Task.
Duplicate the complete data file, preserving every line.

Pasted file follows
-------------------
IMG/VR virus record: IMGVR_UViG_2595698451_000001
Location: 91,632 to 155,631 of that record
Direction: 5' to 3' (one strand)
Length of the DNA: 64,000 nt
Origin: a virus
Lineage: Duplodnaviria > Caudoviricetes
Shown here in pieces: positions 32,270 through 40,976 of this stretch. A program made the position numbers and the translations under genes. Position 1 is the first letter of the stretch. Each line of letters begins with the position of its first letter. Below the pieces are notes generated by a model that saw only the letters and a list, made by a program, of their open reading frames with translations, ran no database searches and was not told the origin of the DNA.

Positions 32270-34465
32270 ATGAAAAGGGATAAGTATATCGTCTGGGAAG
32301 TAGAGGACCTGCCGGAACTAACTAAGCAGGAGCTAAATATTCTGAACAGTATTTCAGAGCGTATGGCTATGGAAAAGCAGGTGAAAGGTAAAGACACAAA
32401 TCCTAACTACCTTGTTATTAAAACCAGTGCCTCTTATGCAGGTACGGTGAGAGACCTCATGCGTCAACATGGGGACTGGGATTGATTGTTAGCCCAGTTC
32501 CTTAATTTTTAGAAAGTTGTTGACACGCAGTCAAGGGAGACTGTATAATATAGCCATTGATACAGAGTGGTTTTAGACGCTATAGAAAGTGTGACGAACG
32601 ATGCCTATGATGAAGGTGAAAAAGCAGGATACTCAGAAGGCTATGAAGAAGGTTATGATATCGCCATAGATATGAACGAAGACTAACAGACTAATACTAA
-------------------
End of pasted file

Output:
IMG/VR virus record: IMGVR_UViG_2595698451_000001
Location: 91,632 to 155,631 of that record
Direction: 5' to 3' (one strand)
Length of the DNA: 64,000 nt
Origin: a virus
Lineage: Duplodnaviria > Caudoviricetes
Shown here in pieces: positions 32,270 through 40,976 of this stretch. A program made the position numbers and the translations under genes. Position 1 is the first letter of the stretch. Each line of letters begins with the position of its first letter. Below the pieces are notes generated by a model that saw only the letters and a list, made by a program, of their open reading frames with translations, ran no database searches and was not told the origin of the DNA.

Positions 32270-34465
32270 ATGAAAAGGGATAAGTATATCGTCTGGGAAG
32301 TAGAGGACCTGCCGGAACTAACTAAGCAGGAGCTAAATATTCTGAACAGTATTTCAGAGCGTATGGCTATGGAAAAGCAGGTGAAAGGTAAAGACACAAA
32401 TCCTAACTACCTTGTTATTAAAACCAGTGCCTCTTATGCAGGTACGGTGAGAGACCTCATGCGTCAACATGGGGACTGGGATTGATTGTTAGCCCAGTTC
32501 CTTAATTTTTAGAAAGTTGTTGACACGCAGTCAAGGGAGACTGTATAATATAGCCATTGATACAGAGTGGTTTTAGACGCTATAGAAAGTGTGACGAACG
32601 ATGCCTATGATGAAGGTGAAAAAGCAGGATACTCAGAAGGCTATGAAGAAGGTTATGATATCGCCATAGATATGAACGAAGACTAACAGACTAATACTAA